The relationship between sports media and professional athletes is so difficult to describe. But the plain and simple fact is that most professional athletes forget the most basic tenet of business: Without the media, the athlete will be a average paid, middle class working “joe.” Yet despite that fact, many of professional athletes that I’ve encountered as a photographer lose sight of this once they’ve hit the big time.
No doubt the emerging star embraces the media exposure and the requests for interviews and photo shoots. Why? Simple. Money, baby. The emerging star understands that exposure leads to discovery and discovery leads eventually to the pros (never discounting the significance of the athlete’s talent and perseverance). Pros receive hefty contracts from their teams and/or lucrative endorsement deals with various sponsors. That process all starts as early as middle school for some, high school and college athletes for most. Top notch high school athletes have press agents and people that handle their publicity. Hey, that’s smart in my book, but the problem is that most pro athletes forget that the media was an integral part of their journey to prosperity.
The reason teams pay big money to big name athletes is to draw paying fans into their arenas, stadiums, courses etc. How are fans going to be excited about seeing a particular athlete if the fans have no idea who they are? Without the magazines, newspapers, radio and online publications writing about and photographing the athlete, fans would have no desire to pay $50 to see a baseball game. Case and point: When the Dodgers signed Manny Ramirez, ticket sales went through the roof. Fans pay to see star athletes and those fans rely on the media to tell them about the athlete’s accomplishments (and failures).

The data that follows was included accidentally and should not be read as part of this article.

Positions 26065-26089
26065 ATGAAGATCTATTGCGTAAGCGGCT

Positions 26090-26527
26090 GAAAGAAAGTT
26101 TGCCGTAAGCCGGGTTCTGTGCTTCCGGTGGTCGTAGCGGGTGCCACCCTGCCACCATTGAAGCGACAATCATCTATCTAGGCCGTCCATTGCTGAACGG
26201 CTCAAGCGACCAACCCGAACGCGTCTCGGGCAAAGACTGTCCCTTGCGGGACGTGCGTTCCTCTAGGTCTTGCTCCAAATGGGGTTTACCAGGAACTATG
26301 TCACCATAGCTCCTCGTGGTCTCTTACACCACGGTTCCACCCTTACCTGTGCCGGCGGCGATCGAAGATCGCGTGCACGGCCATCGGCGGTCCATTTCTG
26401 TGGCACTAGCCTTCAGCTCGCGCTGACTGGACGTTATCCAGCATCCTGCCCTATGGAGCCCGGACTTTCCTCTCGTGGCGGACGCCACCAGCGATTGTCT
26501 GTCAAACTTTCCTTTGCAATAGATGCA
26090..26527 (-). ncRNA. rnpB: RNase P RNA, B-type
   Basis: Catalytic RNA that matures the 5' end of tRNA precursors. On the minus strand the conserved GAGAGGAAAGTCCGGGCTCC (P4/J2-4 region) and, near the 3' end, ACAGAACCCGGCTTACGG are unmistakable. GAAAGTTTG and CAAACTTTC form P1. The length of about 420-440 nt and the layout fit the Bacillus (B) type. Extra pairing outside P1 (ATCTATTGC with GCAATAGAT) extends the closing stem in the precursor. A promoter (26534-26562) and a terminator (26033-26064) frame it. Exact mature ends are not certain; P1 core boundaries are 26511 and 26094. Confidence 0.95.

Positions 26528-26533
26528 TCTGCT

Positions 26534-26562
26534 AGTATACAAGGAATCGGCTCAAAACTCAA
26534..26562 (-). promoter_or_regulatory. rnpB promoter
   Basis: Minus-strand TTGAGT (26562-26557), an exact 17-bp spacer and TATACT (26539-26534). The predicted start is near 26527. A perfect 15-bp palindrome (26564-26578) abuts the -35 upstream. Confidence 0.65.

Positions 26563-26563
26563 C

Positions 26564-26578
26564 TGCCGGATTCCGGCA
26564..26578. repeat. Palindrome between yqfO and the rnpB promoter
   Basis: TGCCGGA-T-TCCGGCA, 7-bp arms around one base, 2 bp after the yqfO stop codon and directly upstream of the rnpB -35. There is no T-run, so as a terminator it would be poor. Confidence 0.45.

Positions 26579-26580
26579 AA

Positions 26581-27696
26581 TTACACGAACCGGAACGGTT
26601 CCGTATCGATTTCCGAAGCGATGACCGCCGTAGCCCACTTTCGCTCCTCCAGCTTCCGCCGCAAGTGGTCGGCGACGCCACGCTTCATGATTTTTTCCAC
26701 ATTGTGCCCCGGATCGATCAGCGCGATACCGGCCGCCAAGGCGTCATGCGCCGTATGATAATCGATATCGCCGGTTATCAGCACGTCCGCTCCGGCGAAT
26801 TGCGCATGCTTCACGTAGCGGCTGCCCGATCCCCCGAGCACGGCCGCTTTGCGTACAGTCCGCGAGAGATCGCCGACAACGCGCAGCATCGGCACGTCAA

Like many relationships, the athlete/media relationship doesn’t have to be based on love. But it does need a healthy dose of mutual respect and understanding to prosper. So it’s refreshing to come across pro athletes who still understand this union. And there are a number of them out there. A couple years ago I spent time with NHL player Jordin Tootoo , right, and his family at their home near the Arctic Circle. Very, very cool, humble people who treated me like family (even breaking out the good beer one night!). Another example was when I had the chance to spend a few days with LPGA star (and crossover celebrity who had her own reality show) Natalie Gulbis. Extremely genuine person who was friendly, helpful and thankful for the story and shoot SI did. ‘Course, her dad rides a Harley and has a law enforcement background, so it’s easy to see how she stayed grounded.
Most recently, I spent a few days with Brian Gay and his family in Mayakoba which is about an hour south of Cancun on the Yucatan Peninsula. Sports Illustrated’s Alan Shipnuck was writing a piece about Brian’s long and hard road to success on the PGA Tour, out this week and available here. Brian travels most the time with his wife, Kimberly, and their two young daughters. Brian is on the quiet side but was friendly, pleasant and accepting of spending quite a bit of time shooting away from the course. The same for his wife who told me on more than one occasion how much they appreciated the time we were putting into the story. That’s rare. Even more rare was returning to my room to find a bottle of wine, some gourmet cheese and a note from the Gay family thanking me again. Good manners or good business? Both! It’s smart business and plain old nice to treat people with dignity and respect.
Lorena Ochoa, the best female golfer in the world, and one of the richest, knows like few others how to treat everyone with respect. She’s notorious for stopping by to visit with the grounds crew at a tournament and for inviting them out to celebrate on the final hole when she wins a tournament. And she’s a fan favorite, too. Pure class. And a pure understanding of how it all works.
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